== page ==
In this installment of Diaspora Dining, Jessica B. Harris' series on foods of the African diaspora, the author and historian offers a summer salad that is simply delicious, but not for the fainthearted. Minced fresh garlic gives this salad, inspired from a visit to Guadeloupe, its special flavor., August 2022


Credit: Jillian Atkinson

Recipe Summary

5 mins
5 mins

It's still tomato season, and I am rejoicing. In New Orleans, where I have a home, they arrive early with locally special Creole tomatoes coming sometime in June. Creole tomatoes are medium to large, red, vine-ripened tomatoes grown in and around the parishes of the city, pulling their particular flavor from the rich, fertile soil of the Mississippi River Delta.

In the Northeast, where I spend my summers, tomatoes come later, starting in July. By August they arrive in all of their summer glory. They may be ruby red, slightly tinged with purple, or, these days, even sunshine yellow or green and zebra striped. It's worth the wait for the taste of high summer that can range from sweet to tangy. Then, it's time for bacon, lettuce and tomato sandwiches with just the right amount of mayonnaise, or the squishy tomato sandwiches made with ordinary white bread that were a childhood delight. Thinly sliced and set atop crustless, buttered bread, these summer tomatoes are worthy of any tea table. Gazpacho beckons, and they can be put up in tomato sauces or simply baked into a tomatoey quiche as well. One of my favorite ways to eat summer-ripe tomatoes is in a simple tomato salad.

There are many ways to prepare a summer tomato salad. My maternal grandmother used to simply sprinkle her sliced tomatoes with a pinch of sugar and top them with torn mint leaves. For years, I was partial to a light vinaigrette and a chiffonade of fresh basil. Then I visited my good friend Maryse Pochot in Guadeloupe, a butterfly-shaped, French-speaking island in the Caribbean. Maryse is a native of the island, and I have had many culinary adventures with her over the years. It was during a visit to her home that my tomato salad tastes changed. I learned from Maryse how to make a tomato salad topped with freshly minced raw garlic. It is not for those with delicate sensibilities—in Guadeloupe they don't shy away from garlic, they rejoice in it.

To understand my love of this salad, you need to know that I grew up in a house where garlic, fresh or powdered, was never eaten. I discovered garlic late in life when I was a student in France, and it was love at first taste. Now, I am a serious partisan of the stinking weed. The salad is a very simple one: fresh, ripe tomatoes sliced medium-thick, arranged on a platter and topped with a drizzle of olive oil and a very good balsamic vinegar, and one clove (or two, if you're living dangerously) of freshly minced raw garlic sprinkled on the top. Serve with crusty French bread for sopping up the tomato juices. That's it. But it means summer to me, and if you try it and like it, it may begin to mean summer to you too.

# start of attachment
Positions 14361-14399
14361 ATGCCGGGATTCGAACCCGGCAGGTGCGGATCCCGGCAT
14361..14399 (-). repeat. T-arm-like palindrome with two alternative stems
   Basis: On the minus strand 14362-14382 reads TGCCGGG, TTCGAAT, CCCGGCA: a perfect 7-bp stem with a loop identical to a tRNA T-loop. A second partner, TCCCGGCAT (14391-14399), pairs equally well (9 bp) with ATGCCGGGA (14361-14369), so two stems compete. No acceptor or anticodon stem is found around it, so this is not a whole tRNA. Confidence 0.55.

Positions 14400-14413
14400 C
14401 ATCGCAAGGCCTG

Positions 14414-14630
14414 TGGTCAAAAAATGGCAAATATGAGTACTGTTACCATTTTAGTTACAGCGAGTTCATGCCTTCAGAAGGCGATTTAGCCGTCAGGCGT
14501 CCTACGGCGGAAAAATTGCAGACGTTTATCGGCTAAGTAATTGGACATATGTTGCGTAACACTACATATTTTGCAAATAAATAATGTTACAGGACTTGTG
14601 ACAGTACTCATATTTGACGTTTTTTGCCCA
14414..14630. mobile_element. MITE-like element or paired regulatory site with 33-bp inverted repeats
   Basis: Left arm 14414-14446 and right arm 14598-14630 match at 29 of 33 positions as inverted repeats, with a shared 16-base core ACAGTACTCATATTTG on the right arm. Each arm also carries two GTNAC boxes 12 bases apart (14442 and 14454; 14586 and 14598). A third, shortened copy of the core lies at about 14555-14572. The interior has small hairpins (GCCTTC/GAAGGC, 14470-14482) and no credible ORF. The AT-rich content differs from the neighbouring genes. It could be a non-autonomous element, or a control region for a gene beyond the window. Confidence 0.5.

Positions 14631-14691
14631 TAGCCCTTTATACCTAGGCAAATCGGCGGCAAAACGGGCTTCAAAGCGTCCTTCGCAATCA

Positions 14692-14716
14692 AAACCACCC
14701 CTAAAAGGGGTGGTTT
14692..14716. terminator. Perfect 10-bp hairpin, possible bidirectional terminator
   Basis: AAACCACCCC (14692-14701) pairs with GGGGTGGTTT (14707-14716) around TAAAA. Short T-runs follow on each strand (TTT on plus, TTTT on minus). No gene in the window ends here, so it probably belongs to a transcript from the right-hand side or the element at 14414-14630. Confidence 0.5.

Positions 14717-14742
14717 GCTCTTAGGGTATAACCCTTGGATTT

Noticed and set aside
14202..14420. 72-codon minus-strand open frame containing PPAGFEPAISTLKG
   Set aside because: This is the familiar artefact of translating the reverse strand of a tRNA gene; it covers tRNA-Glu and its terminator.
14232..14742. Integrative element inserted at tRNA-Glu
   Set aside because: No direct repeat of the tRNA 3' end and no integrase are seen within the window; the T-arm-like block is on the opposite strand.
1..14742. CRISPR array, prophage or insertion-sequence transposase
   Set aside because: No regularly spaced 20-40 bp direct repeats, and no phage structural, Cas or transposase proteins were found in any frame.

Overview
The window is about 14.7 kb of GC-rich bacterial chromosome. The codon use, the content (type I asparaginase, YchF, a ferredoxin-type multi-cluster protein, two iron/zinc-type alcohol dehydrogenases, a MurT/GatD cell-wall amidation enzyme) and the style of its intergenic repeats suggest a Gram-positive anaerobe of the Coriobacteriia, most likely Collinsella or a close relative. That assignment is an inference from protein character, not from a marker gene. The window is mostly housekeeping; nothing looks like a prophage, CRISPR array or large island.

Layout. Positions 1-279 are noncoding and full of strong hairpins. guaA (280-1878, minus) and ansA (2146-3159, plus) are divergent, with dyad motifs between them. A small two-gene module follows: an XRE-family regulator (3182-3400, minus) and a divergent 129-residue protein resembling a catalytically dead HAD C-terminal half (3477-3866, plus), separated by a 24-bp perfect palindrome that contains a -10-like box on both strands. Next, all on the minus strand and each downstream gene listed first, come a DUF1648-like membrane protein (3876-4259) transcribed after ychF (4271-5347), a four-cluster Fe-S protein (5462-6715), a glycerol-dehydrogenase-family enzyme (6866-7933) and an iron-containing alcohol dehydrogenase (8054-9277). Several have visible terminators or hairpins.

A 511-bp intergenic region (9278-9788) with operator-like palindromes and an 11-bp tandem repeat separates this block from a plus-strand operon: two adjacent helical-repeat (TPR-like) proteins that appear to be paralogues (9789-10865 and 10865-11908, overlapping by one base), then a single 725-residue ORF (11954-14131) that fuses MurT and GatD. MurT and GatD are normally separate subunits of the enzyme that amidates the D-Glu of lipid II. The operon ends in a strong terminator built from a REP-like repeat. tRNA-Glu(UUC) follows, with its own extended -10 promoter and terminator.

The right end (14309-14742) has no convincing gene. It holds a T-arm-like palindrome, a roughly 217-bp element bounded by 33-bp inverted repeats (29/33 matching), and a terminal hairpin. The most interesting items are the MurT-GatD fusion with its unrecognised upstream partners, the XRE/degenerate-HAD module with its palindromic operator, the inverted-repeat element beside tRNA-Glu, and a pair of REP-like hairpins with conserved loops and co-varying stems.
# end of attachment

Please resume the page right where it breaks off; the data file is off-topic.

This essay is part of the series Diaspora Dining: Foods of the African Diaspora. In this monthly column with essays and recipes by Jessica B. Harris, Ph.D., we explore the rich culinary traditions of the African diaspora. Harris is a culinary historian and the author of 13 books related to the African diaspora, including Vintage Postcards from the African World (University Press of Mississippi), My Soul Looks Back (Scribner) and High on the Hog (Bloomsbury USA), on which the Netflix documentary series High on the Hog is based. She is the 2020 recipient of the James Beard Lifetime Achievement Award. For more from Harris on EatingWell, see Migration Meals: How African American Food Transformed the Taste of America and her Juneteenth Celebration Menu. Follow her on Instagram @drjessicabharris.

Simple Tomato Salad with Minced Fresh Garlic prep scene
Credit: Jillian Atkinson


Ingredient Checklist


Instructions Checklist
  • Arrange tomato slices on a serving platter, slightly overlapping the slices to maximize the exposed surface area. Slice garlic clove(s) in half lengthwise; pluck out and discard any bitter green inner stem from each half. Finely mince the garlic. 

  • Drizzle the tomatoes with oil and vinegar. Sprinkle with the garlic. Serve the tomato salad with bread.

Nutrition Facts

1 slice bread & about 4 slices tomato salad
164 calories; protein 6g; carbohydrates 30g; dietary fiber 3g; sugars 6g; fat 3g; mono fat 2g; vitamin a iu 1417IU; vitamin b2 riboflavin 3mg; vitamin b3 niacin 1mg; vitamin c 24mg; vitamin e iu 2IU; folate 26mg; vitamin k 14mg; sodium 259mg; calcium 19mg; chromium 1mcg; iron 2mg; magnesium 19mg; phosphorus 42mg; potassium 408mg; niacin equivalents 1mg.